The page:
Despite the challenges of being the first “virtual” intern for the United Nations Office on Drugs and Crime (UNODC) in Islamabad, Pakistan, Eraj Sikandar’s experience, coordinated through The College of Wooster’s APEX program, only strengthened her desire to assist reformed prisoners as well as oppressed women in the future.
A rising junior business economics major with a heart for social justice, Sikandar spent the summer within the organization’s program that works on drug demand reduction, prevention, and treatment, particularly for vulnerable populations. The initial focus of the eight-week internship was to research the impacts of COVID-19 on drug dependents and their access to treatment services, and the results came in as one might expect during a global lockdown – most of the treatment centers reported closures due to safety concerns for both the clients and staff.
That simply accentuated Sikandar’s concern for this important segment of the population, and her research revealed another important issue. “What I found surprising was many of the resources previously employed toward providing drug dependents healthcare services, especially by public hospitals, are now being utilized to treat COVID patients. Although the circumstances call for such a reallocation, drug dependents, having weaker immune systems are at higher risk of contracting the virus, are left exposed, and those recovering are at a greater risk of relapsing due to the unavailability of relapse prevention services. This was shocking for me since drug dependents are more prone (to) withdrawl symptoms because of the disruption of drug supply resulting from the pandemic, but lack the accessibility to treatment services,” she said.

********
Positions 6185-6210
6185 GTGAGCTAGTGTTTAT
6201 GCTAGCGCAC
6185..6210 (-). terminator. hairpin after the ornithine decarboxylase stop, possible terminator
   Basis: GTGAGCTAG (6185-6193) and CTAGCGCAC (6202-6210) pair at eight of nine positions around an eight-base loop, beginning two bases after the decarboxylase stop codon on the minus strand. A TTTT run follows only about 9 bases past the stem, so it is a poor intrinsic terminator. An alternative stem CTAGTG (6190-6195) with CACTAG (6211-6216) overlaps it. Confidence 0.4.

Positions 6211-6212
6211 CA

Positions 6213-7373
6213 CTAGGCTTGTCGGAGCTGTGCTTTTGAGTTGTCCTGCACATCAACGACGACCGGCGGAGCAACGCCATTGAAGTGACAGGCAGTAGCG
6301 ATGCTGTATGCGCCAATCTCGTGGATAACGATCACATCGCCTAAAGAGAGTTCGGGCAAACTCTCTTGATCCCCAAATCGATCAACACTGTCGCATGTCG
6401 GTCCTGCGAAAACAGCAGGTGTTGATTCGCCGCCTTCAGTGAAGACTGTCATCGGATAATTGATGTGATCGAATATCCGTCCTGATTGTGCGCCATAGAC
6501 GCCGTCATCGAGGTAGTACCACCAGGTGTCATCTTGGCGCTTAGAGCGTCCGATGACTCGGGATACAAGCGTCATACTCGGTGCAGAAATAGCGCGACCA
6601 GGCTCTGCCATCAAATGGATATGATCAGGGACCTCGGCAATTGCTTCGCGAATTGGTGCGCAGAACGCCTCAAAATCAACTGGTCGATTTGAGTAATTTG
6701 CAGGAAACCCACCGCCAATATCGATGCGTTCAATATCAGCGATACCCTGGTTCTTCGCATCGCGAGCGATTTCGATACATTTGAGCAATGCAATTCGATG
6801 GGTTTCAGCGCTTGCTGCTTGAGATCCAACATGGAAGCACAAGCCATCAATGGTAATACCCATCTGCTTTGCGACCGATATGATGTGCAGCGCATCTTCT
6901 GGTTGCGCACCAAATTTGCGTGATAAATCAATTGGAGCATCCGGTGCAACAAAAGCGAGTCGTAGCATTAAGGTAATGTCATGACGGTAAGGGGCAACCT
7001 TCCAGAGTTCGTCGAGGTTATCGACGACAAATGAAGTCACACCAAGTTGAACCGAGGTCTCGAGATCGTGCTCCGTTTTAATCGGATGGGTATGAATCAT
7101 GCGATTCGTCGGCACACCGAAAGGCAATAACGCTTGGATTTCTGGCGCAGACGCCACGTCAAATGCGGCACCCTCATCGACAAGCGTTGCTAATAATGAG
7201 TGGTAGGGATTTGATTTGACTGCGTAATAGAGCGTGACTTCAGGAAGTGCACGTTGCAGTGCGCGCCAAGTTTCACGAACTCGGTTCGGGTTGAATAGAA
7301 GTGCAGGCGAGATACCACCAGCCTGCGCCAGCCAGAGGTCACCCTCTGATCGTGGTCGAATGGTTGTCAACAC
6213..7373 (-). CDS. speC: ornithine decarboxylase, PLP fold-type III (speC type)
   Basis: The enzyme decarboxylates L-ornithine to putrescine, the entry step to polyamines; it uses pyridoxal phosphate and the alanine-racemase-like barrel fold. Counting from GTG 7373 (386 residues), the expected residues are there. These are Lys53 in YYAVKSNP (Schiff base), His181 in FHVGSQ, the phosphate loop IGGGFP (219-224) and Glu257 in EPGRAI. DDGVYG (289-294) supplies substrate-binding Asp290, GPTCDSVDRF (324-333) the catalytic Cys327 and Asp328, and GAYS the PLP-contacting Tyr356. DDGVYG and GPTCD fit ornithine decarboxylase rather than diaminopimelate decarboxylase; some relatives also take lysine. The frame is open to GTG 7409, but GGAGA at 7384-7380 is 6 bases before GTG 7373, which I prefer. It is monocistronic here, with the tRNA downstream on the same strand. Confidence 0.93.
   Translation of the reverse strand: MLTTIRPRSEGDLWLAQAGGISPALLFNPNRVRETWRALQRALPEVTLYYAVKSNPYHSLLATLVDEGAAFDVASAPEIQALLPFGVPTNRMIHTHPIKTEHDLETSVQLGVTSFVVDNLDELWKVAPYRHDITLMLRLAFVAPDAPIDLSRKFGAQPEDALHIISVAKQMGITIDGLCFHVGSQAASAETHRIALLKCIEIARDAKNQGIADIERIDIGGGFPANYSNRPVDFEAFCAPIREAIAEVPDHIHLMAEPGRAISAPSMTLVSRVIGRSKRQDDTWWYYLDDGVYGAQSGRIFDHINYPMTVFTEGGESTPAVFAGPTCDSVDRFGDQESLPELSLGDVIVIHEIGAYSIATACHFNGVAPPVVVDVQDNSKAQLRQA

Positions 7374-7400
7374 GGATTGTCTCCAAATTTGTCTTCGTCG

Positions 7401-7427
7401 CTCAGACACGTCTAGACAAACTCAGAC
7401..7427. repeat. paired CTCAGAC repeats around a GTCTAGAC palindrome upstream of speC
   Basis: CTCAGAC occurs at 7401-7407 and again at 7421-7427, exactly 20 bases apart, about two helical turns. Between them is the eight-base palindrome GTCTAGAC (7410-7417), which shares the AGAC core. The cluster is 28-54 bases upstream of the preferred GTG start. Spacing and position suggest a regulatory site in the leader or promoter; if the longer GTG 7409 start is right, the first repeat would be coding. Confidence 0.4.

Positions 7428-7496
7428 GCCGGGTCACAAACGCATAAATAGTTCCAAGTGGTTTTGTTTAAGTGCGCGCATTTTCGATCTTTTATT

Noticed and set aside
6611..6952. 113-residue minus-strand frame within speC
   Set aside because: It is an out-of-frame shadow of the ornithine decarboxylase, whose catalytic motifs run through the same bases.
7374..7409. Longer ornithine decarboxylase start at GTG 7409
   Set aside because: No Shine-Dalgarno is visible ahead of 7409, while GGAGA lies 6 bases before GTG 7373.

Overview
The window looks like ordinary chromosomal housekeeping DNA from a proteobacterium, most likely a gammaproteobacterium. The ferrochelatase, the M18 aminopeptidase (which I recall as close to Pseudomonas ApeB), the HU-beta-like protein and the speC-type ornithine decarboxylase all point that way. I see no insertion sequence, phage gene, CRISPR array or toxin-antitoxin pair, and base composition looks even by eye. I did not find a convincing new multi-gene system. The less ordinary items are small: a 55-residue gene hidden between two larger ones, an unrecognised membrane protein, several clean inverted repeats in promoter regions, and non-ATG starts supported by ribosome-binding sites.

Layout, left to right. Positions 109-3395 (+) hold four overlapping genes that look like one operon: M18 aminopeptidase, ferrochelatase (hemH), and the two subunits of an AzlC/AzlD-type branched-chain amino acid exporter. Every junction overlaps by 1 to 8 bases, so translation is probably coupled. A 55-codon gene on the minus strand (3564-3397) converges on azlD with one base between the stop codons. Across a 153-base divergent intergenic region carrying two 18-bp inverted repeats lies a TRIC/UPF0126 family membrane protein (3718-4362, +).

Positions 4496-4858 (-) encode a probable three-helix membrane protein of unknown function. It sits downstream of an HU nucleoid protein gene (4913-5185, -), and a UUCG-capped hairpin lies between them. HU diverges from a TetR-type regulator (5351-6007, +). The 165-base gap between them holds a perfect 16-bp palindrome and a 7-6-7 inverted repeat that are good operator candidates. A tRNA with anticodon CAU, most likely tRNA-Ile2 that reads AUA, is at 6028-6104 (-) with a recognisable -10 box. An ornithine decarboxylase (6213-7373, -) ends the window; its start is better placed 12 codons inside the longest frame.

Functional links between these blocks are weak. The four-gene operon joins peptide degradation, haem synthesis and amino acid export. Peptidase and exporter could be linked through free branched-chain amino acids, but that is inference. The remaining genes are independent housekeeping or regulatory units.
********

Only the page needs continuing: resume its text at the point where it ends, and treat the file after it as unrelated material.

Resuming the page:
While Sikandar felt a bit helpless, unable to help those in need during the lockdown, she did serve on a team that organized a four-week virtual training to update prison staff from all provinces across Pakistan on standard operating procedures of HIV testing and counseling within prison settings. That provided an important service and she gained a greater perspective of life inside a prison. “This was a very interesting and developing experience for me as I not only reached out to prison staff myself, but also learned in-depth about the conditions of prisoners and their access to healthcare services, especially during the pandemic by attending the trainings,” she explained.
The internship was valuable in other ways as well, according to Sikandar. It “pushed her to become more independent and confident in completing tasks … (and) developed a problem-solving approach that has led her to trust her instincts.” Also, it confirmed an interest in pursuing a minor at Wooster in women’s, gender, and sexuality studies, and validated her efforts and plans toward a career in aiding with the transition for ex-offenders back into society.
“Once people are released from prison, they tend to face numerous struggles, such as getting employed, finding places to live, getting access to healthcare providers. These setbacks, along with the social discrimination they face, bar ex-convicts from successfully establishing their lives once they are released. Therefore, I feel it is essential to support them in this process to prevent them from turning toward criminal activities as a means for coping and/or surviving,” she noted. “I aim to establish an organization that links ex-convicts to resources, such as landlords, employers, group counseling sessions, treatment centers, and prioritizes following up with them to ensure growth.”
The experience and knowledge gained through the internship at the UNODC, even virtually, has helped Sikandar take an important step to a well thought-out and worthy goal.